"We were looking for people with a lot of hockey knowledge and expertise, who were well respected within the hockey community. They had to be enthusiastic about coaching and have good teaching skills," say Sirant, head coach of the University of Manitoba Bisons men's team.
He adds that he's "very excited" about having Friesen and Mignacca join his coaching staff.
"They'll be a tremendous asset to the program. Along with returning assistant coaches Greg Lacomy and Rob Bell, I believe we'll have an outstanding coaching staff," says Sirant, noting that his coaching staff are all part-time volunteers.
A native of Winnipeg, Friesen played centre for the Bisons from 1989-'92 and amassed a total of 107 points in 106 games, good for 48th in Bison career scoring. He also finished in the top 10 in Canada West in scoring in both the 1990-91 and 1991-92 seasons.
"I'm ecstatic and really looking forward to the opportunity and challenge," says Friesen, 35, who works in commercial real estate.
Following his career at the U of M, Friesen spent three seasons overseas in Great Britain, one in Germany and parts of four seasons in the East Coast Hockey League and the former Western Professional Hockey League (now the Central Hockey League). In the WPHL, he wore many different hats with the Monroe Moccasins and the Abilene Aviators, including player, player/assistant coach and assistant general manager.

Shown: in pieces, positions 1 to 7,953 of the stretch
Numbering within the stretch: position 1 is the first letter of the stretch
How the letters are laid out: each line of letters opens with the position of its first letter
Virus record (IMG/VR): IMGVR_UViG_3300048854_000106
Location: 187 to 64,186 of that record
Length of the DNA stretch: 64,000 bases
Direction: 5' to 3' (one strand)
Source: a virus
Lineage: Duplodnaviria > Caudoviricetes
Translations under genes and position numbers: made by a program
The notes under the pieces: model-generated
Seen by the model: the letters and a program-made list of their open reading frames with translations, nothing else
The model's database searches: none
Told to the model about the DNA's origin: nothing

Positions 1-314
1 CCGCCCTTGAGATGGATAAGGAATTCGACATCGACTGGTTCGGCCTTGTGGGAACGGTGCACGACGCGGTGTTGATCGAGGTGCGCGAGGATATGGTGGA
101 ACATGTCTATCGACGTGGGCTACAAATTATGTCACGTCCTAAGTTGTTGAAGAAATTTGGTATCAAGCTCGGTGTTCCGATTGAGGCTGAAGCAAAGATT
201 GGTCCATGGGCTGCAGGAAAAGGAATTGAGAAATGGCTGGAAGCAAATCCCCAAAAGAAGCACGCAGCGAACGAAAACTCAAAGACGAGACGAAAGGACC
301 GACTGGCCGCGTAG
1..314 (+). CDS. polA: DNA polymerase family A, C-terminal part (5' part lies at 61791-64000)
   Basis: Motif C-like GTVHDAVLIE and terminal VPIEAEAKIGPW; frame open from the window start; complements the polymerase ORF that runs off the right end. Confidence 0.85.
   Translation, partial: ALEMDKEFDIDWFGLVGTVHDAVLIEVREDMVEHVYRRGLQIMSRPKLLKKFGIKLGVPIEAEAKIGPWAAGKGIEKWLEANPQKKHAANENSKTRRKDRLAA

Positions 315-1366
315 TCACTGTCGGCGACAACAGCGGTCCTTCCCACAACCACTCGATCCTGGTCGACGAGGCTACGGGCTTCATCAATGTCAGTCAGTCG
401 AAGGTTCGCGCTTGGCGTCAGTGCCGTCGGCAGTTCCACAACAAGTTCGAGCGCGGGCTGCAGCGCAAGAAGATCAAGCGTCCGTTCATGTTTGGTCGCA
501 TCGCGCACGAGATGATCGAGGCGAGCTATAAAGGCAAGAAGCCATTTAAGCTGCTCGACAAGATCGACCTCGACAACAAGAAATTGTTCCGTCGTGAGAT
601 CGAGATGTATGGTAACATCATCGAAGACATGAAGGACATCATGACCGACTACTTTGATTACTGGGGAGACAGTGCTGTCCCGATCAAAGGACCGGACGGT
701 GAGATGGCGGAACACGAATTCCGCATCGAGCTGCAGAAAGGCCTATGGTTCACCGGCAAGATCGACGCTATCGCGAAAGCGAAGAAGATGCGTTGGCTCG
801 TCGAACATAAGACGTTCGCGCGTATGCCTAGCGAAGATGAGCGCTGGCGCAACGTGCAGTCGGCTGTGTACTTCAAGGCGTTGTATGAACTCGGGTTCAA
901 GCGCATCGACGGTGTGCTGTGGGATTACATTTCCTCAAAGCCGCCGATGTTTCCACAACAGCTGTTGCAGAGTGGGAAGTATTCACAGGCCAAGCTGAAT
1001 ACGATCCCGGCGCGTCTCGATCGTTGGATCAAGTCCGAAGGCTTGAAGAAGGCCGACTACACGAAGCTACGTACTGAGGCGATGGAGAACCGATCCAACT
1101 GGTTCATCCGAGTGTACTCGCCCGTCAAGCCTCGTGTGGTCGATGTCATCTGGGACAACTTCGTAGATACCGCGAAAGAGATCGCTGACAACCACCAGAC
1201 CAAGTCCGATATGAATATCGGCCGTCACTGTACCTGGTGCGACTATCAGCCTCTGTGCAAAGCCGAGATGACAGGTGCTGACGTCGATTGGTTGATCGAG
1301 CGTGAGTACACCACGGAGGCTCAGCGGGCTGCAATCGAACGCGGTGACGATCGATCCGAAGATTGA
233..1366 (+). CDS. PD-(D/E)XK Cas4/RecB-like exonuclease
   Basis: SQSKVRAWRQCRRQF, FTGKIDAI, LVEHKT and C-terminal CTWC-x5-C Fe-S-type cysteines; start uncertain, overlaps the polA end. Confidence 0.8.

Last year, Friesen was coach of the Springfield 98s of the Hanover Tache Senior Hockey League in southeastern Manitoba. His team finished in second place with a record of 18 wins and eight losses.
"My playing days are over because of an eye injury when I blocked a slapshot and lost part of my vision," says Friesen, who attended high school at Notre Dame College in Saskatchewan, where he played on the team that won the national Air Canada Midget Championship.
Friesen's role on the Bisons will be to work on the offensive aspect of the game, as well as video preparation and co-ordination.
Mignacca, another local product, will be the Bisons goaltending coach this season. He spent four years with the Medicine Hat Tigers of the Western Hockey League and was drafted 213th overall by the Vancouver Canucks in 1992. After turning professional, Mignacca split his time between the American Hockey League and the ECHL, spending parts of two seasons with the AHL's Syracuse Crunch. In 1997, he moved overseas and played two years in England before returning to North America to finish his career with the Tupelo T-Rex of the WPHL.
"It's an opportunity I'm looking forward to it," says Mignacca, 29, who runs the International Goaltenders School with his brother-in-law, Stan "Pokey" Reddick, also a former professional goalie.
"I've been away from the game for two years and I've missed it. I'm focused on this now."